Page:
Time has not dimmed the appalling (and ultimately soporific) evil tucked into the pages of a book so noxious that no book jacket will ever do it justice.
The artistically eclectic author talks about his fiction, the importance of a visual imagination, and how hard it is to get decent artwork on a book jacket.
Before the Nazis took over, the Weimar republic played host to all kinds of innovative art that pervaded the culture, right down to the designs on book jackets.
Ginsberg’s ‘Howl’ was the most famous of the Pocket Poets series published by City Lights Press, but those striking looking little books changed the course of American lit.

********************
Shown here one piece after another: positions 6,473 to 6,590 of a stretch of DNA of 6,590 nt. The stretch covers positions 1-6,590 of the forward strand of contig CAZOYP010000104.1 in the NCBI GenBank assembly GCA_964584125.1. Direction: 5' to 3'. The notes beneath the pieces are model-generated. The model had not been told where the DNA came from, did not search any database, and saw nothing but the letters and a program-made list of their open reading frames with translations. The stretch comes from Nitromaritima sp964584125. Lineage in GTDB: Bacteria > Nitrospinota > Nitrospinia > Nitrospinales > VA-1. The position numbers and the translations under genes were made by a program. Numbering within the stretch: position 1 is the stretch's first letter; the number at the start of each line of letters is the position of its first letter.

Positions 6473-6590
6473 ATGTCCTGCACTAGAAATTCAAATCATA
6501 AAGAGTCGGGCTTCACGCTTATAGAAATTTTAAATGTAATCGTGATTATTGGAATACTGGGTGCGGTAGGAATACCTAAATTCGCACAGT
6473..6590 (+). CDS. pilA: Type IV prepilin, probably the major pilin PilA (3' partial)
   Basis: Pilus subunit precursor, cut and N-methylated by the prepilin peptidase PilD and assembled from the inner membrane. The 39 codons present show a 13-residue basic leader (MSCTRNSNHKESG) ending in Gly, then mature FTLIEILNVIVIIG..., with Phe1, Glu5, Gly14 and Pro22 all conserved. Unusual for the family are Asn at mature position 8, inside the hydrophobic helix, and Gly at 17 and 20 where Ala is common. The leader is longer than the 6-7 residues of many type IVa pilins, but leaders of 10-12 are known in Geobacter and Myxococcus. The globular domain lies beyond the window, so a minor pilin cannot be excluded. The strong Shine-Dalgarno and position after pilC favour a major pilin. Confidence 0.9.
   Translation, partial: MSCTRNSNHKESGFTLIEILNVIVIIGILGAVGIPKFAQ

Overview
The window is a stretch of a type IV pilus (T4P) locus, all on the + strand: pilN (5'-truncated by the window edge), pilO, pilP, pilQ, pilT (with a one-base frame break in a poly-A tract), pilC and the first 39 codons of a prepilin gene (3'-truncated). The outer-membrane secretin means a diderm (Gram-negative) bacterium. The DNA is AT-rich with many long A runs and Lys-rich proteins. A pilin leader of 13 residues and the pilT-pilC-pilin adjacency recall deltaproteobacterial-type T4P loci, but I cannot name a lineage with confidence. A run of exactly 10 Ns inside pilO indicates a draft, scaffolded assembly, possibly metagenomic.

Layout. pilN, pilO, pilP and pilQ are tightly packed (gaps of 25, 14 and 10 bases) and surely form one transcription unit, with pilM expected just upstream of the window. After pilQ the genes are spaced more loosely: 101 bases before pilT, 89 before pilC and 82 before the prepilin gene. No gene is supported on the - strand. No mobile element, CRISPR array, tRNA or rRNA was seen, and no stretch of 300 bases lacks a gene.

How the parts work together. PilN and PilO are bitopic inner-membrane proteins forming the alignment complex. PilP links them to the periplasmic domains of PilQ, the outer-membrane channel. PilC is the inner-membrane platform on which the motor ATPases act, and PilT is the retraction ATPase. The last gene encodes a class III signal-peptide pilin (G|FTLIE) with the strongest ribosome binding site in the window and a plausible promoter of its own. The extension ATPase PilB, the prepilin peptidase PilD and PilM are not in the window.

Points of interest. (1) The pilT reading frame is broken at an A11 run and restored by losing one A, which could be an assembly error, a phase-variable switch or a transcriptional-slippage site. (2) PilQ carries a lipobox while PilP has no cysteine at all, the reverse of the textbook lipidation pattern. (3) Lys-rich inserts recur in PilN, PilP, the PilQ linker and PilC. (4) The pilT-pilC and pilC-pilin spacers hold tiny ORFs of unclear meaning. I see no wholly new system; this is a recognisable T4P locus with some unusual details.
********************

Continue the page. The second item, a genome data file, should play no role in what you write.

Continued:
The sleek, no-frills esthetic of Modernism and the gray-flannel ’50s both influenced the utilitarian mindset that dictates the rules of usage in ‘The Elements of Style.’
Famous for his droll, macabre illustrations and stories, nearly all in black and white, Edward Gorey was also a master of color, as he proved repeatedly with his book jacket designs.
In the first installment of a series celebrating book cover art and design, Mark Dery introduces the ’50s sci fi mash-ups (Dali meets Asimov) of the extraordinary Richard Powers.